Allowing for the usual period of post-production depression, having just returned from a wonderful time in Hannover working with really great colleagues, I wasn’t too hard on myself for the month of December. A couple concerts came up around the holidays, which gave me a bit of motivation and cash, and I even wrote another blog entry for the first time since July. Any second now I was going to get to work on building my business. And learning Spanish. And redecorating the kitchen. And exercising, of course.

Rubbish. These are things for Spring, are they not? Winter is for hibernating, isn’t it? Aw, hogwash! I’ve got nothing else to do. Now’s as good a time as any! In between performances in November, I managed to go to yoga 2-3 times a week. Now I’ll surely go everyday, right? Right... in my dreams, as I slumber until the spirit moves me to wake up, or until a call from the Deutsche Oper am Rhein jolts me out of bed at 9:30 to jump in that very night for Barbiere di Siviglia. If only I had that kind of adrenalin rush every morning, then maybe I could actually get something done.

But what exactly is it that I am supposed to do? Learn Spanish? Okay, I signed up for a course. Redecorate the kitchen? I ordered some colorful Mexican oil cloth to adorn my cabinets. Exercise? I defeated my pig dog big time yesterday when I dragged my ass to Bikram yoga, almost turning around to go back home, whimpering as I walked up the steps to the studio only to plod on and have one of the best classes ever (life’s small victories). Practice? Yes, I suppose, I’m chugging away fleissig for my next role --rehearsals start in April....

You may ask yourself, how do I work this?
You may ask yourself, where is that large automobile?
You may tell yourself, this is not my beautiful house.
You may tell yourself, this is not my beautiful wife.

Talking Heads, Once in a Lifetime

Is that it? It’s still not enough. It’s not enough to fill the time in this ever so discontented Winter. It’s not enough to for me to say, I deserve that trip to Barcelona I just took with my friends so that I could please just see the blue sky for more than 20 minutes. It’s not enough for me to say, Sure I can come out tonight for a quick drink because, to be quite honest, nobody is scolding me for not getting anything done today. I feel like I haven’t done enough.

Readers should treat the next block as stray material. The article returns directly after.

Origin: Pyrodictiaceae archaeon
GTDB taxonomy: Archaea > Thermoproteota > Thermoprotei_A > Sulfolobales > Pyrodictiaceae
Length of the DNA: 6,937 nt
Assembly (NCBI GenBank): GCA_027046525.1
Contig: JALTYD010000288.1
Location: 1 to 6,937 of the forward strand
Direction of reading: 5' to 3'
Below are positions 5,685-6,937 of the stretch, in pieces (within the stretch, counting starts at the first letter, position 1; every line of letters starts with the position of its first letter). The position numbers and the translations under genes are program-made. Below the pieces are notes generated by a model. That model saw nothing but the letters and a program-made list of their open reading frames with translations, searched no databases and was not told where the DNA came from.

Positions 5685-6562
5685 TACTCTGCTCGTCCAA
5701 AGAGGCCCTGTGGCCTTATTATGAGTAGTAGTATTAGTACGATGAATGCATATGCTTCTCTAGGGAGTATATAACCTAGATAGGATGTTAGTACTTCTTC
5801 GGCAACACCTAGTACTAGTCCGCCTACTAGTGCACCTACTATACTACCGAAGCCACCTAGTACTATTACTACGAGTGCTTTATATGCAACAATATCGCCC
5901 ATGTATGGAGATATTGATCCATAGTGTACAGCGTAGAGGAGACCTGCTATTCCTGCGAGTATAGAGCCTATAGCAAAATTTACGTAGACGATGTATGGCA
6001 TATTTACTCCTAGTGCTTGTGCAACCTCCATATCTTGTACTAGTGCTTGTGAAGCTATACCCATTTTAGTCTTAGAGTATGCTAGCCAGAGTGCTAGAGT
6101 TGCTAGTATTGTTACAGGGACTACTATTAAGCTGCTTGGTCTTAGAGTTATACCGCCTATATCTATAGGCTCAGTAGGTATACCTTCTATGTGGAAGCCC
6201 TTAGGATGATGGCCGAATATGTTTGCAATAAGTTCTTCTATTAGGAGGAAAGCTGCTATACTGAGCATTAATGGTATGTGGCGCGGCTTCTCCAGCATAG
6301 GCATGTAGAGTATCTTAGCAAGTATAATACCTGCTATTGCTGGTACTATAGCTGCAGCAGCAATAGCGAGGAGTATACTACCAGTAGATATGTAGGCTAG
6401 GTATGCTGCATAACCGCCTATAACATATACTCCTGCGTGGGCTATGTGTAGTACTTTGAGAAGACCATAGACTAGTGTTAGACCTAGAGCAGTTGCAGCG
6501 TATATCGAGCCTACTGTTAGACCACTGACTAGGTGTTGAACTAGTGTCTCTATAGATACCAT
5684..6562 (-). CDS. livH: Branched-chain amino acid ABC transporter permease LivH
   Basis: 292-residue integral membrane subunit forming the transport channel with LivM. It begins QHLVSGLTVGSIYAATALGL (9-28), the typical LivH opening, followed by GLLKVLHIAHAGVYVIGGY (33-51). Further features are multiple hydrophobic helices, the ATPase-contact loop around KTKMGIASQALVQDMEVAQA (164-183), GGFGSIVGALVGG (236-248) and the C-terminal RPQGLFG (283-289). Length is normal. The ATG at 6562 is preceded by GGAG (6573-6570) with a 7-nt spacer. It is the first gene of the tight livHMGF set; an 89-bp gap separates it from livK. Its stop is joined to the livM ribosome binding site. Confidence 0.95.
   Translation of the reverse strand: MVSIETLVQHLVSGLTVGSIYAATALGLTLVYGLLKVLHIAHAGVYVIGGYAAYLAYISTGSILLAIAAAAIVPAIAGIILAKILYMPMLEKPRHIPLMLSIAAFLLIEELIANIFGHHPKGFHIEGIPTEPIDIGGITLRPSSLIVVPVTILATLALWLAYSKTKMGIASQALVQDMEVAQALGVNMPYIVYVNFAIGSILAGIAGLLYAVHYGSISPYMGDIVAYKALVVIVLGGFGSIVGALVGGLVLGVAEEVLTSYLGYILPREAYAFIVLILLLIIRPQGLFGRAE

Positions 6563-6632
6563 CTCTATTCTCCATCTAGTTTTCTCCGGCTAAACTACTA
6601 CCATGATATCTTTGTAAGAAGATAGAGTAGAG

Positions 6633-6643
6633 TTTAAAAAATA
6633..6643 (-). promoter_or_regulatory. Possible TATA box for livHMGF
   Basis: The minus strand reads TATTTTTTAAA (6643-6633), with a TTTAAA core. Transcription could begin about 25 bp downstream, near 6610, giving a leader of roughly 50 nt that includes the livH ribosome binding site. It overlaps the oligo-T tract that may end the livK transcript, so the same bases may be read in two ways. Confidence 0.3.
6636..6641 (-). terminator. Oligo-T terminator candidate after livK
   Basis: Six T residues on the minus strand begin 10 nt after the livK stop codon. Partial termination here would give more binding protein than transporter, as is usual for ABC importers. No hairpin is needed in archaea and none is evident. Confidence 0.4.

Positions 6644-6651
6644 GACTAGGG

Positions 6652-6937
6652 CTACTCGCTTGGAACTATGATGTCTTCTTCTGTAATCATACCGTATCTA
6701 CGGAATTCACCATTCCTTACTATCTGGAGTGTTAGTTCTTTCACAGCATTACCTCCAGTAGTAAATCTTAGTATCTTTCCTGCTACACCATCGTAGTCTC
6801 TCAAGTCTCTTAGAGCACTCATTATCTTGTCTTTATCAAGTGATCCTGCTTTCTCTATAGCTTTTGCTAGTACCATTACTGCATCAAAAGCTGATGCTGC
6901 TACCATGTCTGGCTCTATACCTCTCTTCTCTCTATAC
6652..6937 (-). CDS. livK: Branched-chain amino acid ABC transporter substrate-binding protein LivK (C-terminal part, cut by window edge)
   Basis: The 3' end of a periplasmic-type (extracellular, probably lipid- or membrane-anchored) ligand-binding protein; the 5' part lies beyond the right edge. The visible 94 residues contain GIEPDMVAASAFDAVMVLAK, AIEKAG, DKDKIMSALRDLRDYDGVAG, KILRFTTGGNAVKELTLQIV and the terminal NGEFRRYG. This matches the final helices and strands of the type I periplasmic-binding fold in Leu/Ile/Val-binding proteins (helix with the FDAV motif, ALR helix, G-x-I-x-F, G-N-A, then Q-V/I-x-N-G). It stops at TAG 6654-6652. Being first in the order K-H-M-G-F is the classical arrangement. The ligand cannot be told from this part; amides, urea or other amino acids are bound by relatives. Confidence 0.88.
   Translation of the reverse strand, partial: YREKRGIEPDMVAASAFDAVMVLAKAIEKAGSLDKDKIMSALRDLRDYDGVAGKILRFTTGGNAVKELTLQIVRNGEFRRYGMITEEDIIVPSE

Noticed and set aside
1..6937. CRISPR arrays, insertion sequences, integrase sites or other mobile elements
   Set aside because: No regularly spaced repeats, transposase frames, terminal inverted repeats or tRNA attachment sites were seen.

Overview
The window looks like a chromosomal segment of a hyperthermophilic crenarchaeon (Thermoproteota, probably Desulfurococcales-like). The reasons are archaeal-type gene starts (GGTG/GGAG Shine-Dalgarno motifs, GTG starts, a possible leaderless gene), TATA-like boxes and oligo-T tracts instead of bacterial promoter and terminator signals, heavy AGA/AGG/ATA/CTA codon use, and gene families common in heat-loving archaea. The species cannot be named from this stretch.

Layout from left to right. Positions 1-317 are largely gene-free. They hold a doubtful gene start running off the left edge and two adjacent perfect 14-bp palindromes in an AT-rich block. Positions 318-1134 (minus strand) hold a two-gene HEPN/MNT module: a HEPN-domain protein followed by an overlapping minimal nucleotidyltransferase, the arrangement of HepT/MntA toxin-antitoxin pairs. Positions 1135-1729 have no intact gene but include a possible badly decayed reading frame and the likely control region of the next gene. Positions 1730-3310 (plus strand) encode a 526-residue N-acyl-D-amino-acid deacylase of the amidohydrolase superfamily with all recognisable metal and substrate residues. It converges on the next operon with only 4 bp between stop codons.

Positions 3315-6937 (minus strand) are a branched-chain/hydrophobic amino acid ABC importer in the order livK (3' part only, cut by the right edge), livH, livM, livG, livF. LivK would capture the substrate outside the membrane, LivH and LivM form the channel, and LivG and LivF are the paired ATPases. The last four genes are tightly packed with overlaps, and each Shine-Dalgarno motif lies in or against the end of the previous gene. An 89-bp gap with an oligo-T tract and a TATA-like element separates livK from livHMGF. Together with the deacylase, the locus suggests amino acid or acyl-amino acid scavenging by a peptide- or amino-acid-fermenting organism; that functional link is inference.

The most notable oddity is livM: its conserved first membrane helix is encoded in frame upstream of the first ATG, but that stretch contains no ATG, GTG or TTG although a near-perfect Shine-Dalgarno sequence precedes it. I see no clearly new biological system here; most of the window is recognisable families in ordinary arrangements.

As we are creatures bound by the rhythm of the seasons, we are also animals trained by the concept of task and reward. That which makes me so successful when I  have a task makes my life miserable when I have none, for I am a faithful servant but a terrible master. I am meticulous, I am eager. I am punctual, I am righteous. This is my time to work and to reap the rewards. But there is no work, and I’m weary of inventing it.  Cleaning house? Filing taxes? Are these the most exciting tasks life has to offer me right now? So yes, why not Barcelona (it was lovely, by the way)? Why not do whatever I want, when I want? 

Perhaps it is because I am from the Desert, I am not trained in the ways of hibernation. I do not know how to Chill. The Fuck. Out. The life of a “so-called professional opera singer” (put that phrase in quotes into a search engine and you’ll get my life story), a freelance one at that, is not governed by the rules of working hours and weekends. Yea verily, we have our strongest moments between 7:30 and 11p.m. When the need arises, it’s going to arise at that time of day. But in the interim, our friends with ‘normal lives’ and ‘day jobs’ are going to demand our attention during these precious eventides and weekends.

And so the task is at hand, despite the season, despite the workload, to reap the rewards we have yet to sow. Oh, heck... isn’t harvest in the Fall? I have completely lost track. Who cares? Even if you don’t feel worthy of a night out on a Wednesday evening with friends, take it. Even if you don’t ‘deserve’ a day off, it’s all you have -- enjoy it. Do not stay home and brood as I have done. It is a long winter here, and next one will come too soon.